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Birds of New Mexico Field Guide
Birds of New Mexico Field Guide
Birds of New Mexico Field Guide
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Birds of New Mexico Field Guide

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Identify Birds with New Mexico’s Best-Selling Bird Guide!

Make bird-watching in New Mexico even more enjoyable. With Stan Tekiela’s famous bird guide, field identification is simple and informative. There’s no need to look through dozens of photos of birds that don’t live in your area. This handy book features 149 species of New Mexico birds organized by color for ease of use. Full-page photographs present the species as you’ll see them in nature, and a “compare” feature helps you to decide between look-alikes.

Inside you’ll find:

  • 149 species: Only New Mexico birds!
  • Simple color guide: See a yellow bird? Go to the yellow section
  • Stan’s Notes: Naturalist tidbits and facts
  • Professional photos: Crisp, stunning images

This second edition includes six new species, updated photographs and range maps, expanded information, and even more of Stan’s expert insights. So grab Birds of New Mexico Field Guide for your next birding adventure—to help ensure that you positively identify the birds that you see.

Release dateSep 21, 2021
Birds of New Mexico Field Guide
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    Book preview

    Birds of New Mexico Field Guide - Stan Tekiela

    Birds that are mostly black



    Brown-headed Cowbird

    Molothrus ater



    Size: 7½" (19 cm)

     Male: Glossy black with a chocolate-brown head. Dark eyes. Pointed, sharp gray bill.

    Female: dull brown with a pointed, sharp, gray bill

    Juvenile: similar to female but with dull-gray plumage and a streaked chest

     Nest: no nest; lays eggs in nests of other birds

    Eggs: 5–7; white with brown markings

    Incubation: 10–13 days; host birds incubate eggs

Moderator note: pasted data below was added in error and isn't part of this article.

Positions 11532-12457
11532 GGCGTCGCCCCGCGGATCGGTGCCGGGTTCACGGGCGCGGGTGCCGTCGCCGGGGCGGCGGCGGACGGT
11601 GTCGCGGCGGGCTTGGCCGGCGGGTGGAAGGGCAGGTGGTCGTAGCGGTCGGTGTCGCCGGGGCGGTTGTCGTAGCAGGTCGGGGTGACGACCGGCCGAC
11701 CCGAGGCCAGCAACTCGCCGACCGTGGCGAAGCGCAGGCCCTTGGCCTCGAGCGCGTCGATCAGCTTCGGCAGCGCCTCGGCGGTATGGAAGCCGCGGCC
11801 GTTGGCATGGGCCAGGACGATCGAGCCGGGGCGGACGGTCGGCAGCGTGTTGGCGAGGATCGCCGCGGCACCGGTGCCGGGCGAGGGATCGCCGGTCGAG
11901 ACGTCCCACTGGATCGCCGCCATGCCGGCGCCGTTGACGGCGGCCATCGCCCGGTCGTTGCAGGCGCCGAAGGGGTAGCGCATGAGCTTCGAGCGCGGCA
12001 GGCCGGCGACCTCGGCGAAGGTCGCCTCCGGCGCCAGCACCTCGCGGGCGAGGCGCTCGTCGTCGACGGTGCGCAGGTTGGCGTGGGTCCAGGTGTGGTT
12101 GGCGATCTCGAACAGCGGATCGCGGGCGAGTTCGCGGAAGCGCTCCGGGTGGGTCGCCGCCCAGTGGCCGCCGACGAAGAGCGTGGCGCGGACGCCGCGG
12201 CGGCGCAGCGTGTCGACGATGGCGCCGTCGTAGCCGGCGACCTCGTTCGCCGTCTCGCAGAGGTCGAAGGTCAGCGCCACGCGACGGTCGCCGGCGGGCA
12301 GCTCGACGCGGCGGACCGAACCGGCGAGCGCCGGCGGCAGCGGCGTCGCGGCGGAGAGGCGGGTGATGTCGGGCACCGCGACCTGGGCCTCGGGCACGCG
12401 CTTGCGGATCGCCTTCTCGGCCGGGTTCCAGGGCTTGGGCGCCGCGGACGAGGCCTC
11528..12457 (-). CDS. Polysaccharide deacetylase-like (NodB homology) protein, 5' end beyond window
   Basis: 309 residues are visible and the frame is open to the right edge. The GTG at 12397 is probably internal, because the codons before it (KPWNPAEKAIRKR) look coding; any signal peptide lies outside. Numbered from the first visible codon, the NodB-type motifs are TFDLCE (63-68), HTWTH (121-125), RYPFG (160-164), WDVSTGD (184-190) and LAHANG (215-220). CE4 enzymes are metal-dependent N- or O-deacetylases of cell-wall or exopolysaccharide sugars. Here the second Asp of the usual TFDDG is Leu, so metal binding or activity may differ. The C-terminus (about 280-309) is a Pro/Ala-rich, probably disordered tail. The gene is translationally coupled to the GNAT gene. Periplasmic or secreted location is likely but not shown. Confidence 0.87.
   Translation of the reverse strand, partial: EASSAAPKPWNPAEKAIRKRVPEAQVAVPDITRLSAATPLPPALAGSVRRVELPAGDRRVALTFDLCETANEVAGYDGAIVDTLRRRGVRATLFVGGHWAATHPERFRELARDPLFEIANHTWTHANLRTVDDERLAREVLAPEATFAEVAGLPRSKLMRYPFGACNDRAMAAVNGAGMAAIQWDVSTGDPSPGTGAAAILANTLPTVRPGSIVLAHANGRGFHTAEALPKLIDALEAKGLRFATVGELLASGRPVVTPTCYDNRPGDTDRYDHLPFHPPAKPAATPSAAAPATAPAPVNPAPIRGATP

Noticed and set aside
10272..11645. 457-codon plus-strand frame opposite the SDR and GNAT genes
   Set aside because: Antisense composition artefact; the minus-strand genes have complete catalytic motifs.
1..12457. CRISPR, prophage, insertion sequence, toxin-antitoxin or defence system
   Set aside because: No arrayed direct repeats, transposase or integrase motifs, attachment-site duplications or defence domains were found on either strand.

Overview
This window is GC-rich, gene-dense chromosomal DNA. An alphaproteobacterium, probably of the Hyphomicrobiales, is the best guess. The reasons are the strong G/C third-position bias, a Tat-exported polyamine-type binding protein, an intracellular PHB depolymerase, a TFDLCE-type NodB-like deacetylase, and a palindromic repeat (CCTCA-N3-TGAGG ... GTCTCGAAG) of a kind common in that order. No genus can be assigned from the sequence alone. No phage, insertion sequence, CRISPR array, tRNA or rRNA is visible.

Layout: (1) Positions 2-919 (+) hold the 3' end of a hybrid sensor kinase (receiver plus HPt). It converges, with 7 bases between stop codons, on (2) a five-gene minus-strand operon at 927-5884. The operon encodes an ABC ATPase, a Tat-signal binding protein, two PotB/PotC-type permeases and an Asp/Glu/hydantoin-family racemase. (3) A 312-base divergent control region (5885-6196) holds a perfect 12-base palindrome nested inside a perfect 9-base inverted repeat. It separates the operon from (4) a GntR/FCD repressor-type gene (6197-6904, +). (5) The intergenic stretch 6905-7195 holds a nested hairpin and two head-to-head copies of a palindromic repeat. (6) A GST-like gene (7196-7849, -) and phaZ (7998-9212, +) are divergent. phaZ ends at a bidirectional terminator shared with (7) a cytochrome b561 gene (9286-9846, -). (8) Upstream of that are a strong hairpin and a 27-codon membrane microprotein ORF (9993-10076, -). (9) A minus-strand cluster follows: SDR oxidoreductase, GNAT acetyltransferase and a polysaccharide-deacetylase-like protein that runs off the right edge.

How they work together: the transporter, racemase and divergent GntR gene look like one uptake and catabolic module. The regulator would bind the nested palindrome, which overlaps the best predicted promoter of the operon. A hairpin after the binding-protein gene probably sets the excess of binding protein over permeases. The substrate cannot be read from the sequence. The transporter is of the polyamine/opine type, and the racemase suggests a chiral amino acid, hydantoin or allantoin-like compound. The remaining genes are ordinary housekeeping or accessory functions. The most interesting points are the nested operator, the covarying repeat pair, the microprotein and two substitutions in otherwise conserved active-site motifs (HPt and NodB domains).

Fledging: 10–11 days; host birds feed the young

    Migration: partial to complete migrator in New Mexico; some are non-migratory in parts of New Mexico

     Food: insects, seeds; will come to seed feeders

     Compare: The male Red-winged Blackbird ( p. 33 ) is slightly larger with red-and-yellow patches on upper wings. Common Grackle ( p. 39 ) has a long tail and lacks the brown head. European Starling ( p. 27 ) has a shorter tail.

    Stan’s Notes: Cowbirds are members of the blackbird family. Of approximately 750 species of parasitic birds worldwide, this is the only parasitic bird in the state. Brood parasites lay their eggs in the nests of other birds, leaving the host birds to raise their young. Cowbirds are known to have laid their eggs in the nests of over 200 species of birds. While some birds reject cowbird eggs, most incubate them and raise the young, even to the exclusion of their own. Look for warblers and other birds feeding young birds twice their own size. Named Cowbird for its habit of following bison and cattle herds to feed on insects flushed up by the animals.



    European Starling

    Sturnus vulgaris


    Size: 7½" (19 cm)

     Male: Glittering, iridescent purplish black in spring and summer; duller and speckled with white in fall and winter. Long, pointed, yellow bill in spring; gray in fall. Pointed wings. Short tail.

    Female: same as male

    Juvenile: similar to adults, with grayish-brown plumage and a streaked chest

     Nest: cavity; male and female line cavity; 2 broods per year

    Eggs: 4–6; bluish with brown markings

    Incubation: 12–14 days; female and male incubate

    Fledging: 18–20 days; female and male feed the young

    Migration: non-migrator

     Food: insects, seeds, fruit; visits seed or suet feeders

     Compare: The Common Grackle ( p. 39 ) has a long tail. The male Brown-headed Cowbird ( p. 25 ) has a brown head. Look for the shiny, dark feathers to help identify the European Starling.

    Stan’s Notes: One of our most numerous songbirds. Mimics the songs of up to 20 bird species and imitates sounds, including the human voice. Jaws are more powerful when opening than when closing, enabling the bird to pry open crevices to find insects. Often displaces woodpeckers, chickadees and other cavity-nesting birds. Large families gather with blackbirds in the fall. Not a native bird; 100 starlings were introduced to New York City in 1890–91 from Europe. Bill changes color in spring and fall.




    Phainopepla nitens



    Size: 8" (20 cm)

     Male: Slim, long, glossy black bird with a ragged crest and deep red eyes. Wing patches near tips of wings are white, obvious in

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